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Wrong Julie Gilchrist?

Julie Gilchrist

Medical Epidemiologist

Centers for Disease Control and Prevention

HQ Phone:  (800) 232-4636

Direct Phone: (770) ***-****direct phone

Email: j***@***.gov

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I agree to the Terms of Service and Privacy Policy. I understand that I will receive a subscription to ZoomInfo Community Edition at no charge in exchange for downloading and installing the ZoomInfo Contact Contributor utility which, among other features, involves sharing my business contacts as well as headers and signature blocks from emails that I receive.

Centers for Disease Control and Prevention

1600 Clifton Road

Atlanta, Georgia,30333

United States

Company Description

The Centers for Disease Control and Prevention works 24/7 to protect America from health, safety and security threats, both foreign and in the U.S. As the U.S. science-based public health and disease prevention agency, the CDC plays an essential role in implem...more

Background Information

Web References(81 Total References)


The Lynchburg Insurance Group | Lynchburg, VA 24502 - This Summer, Get In the Water-and Get Out, Safely

www.thelynchburginsurancegroup.com [cached]

"This person should avoid distracting activities that can take their attention away," explained Dr. Julie Gilchrist of the CDC.
Distractions include: playing cards, reading, checking e-mail, and talking on the phone. In the time it takes to do these things, a child may quietly slip under water. "Drownings happen quickly and usually silently," she added. Anyone who owns or uses a pool should consider learning basic first aid and cardio-pulmonary resuscitation (CPR). "CPR can make a big difference by reducing the likelihood of brain damage in the few minutes it takes for 911 emergency responders to arrive," Gilchrist, a medical epidemiologist, noted.


Dog Politics:

www.dogpolitics.com [cached]

"The CDC is firmly against breed specific legislation, "says Dr. Julie Gilchrist, medical epidemiologist and pediatrician with the CDC in Atlanta.


To Stretch or Not to Stretch? The Answer Is Elastic - Personalized Wellness Center

akronfitnessandwellness.com [cached]

The best that Dr. Julie Gilchrist, a medical epidemiologist at the Centers for Disease Control and one of the study's authors, can offer is a few guidelines and observations about why studies have yet to answer the stretching questions.
If your goal is to prevent injury, Dr. Gilchrist said, stretching does not seem to be enough. Warming up, though, can help. If you start out by moving through a range of motions that you'll use during activity, you are less likely to be injured. In fact, Dr. Gilchrist said, in her review of published papers, every one of the handful of studies that concluded that stretching prevented injuries included warm-ups with the stretches. Dr. Gilchrist, who, at 40, runs, swims and lifts weights, has not been stretching, but is wavering. "I am so inflexible I think it's hazardous," she said. "I am seriously considering stretching," Dr. Gilchrist said. But she is not thinking of yoga.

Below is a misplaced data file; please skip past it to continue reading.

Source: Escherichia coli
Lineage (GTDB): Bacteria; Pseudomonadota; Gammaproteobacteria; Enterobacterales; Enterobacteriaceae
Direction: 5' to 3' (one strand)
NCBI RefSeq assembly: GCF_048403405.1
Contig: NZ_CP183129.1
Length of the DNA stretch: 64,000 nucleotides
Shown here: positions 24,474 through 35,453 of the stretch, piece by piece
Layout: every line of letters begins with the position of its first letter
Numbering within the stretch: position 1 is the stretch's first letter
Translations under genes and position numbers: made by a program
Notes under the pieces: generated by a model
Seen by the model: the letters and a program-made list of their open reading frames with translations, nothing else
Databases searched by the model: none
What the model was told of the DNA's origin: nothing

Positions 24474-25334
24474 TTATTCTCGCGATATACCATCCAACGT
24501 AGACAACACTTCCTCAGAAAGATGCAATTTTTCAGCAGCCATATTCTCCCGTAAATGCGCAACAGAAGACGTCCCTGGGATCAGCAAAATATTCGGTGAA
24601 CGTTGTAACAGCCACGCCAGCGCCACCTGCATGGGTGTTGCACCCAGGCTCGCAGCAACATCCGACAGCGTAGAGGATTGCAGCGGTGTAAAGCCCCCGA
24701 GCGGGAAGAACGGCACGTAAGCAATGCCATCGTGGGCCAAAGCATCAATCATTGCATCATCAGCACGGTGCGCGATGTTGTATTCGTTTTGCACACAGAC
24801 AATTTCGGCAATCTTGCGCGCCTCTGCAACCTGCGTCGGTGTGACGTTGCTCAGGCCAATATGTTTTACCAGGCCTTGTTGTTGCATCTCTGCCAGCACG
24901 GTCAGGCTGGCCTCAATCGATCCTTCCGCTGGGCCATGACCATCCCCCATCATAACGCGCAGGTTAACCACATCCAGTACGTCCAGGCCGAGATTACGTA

What age is ideal for children to take swim lessons? – Columbia Daily Tribune – Swim Nappy

www.swim-nappy.co.uk [cached]

When to start swimming lessons depends in part on your child and your family, said Julie Gilchrist, a medical epidemiologist with the Centers for Disease Control and Prevention's National Center for Injury Prevention and Control.
Is your child emotionally and physically ready for swim lessons? Does your family spend a lot of time near water or on a boat, or is there a pond on your property? Choosing a program comes with its own set of questions, beginning with a look at pool temperature and quality. As for teaching style, look for encouragement, not pressure or coercion, Gilchrist said. "Are kids pushed to do things they don't want to do?" Lessons for kids too young to swim should include safety skills such as controlled breathing and floating on one's back, Gilchrist says.


3 Weight-Lifting Lies

www.healthy-idaho.com [cached]

"Stretching increases flexibility, but most injuries occur within the normal range of motion," says Julie Gilchrist, M.D., a researcher with the Centers for Disease Control and Prevention.
"Stretching and warming up have just gone together for decades. It's simply what's done, and it hasn't been approached through rigorous science. Gilchrist and other researchers determined, after reviewing more than 350 articles and studies that investigated the connection between stretching and injuries, that stretching in warm-ups do not significantly affect injury occurrence. Dr. Gilchrist says increasing your blood flow through warm-ups helps prime muscles for a workout.


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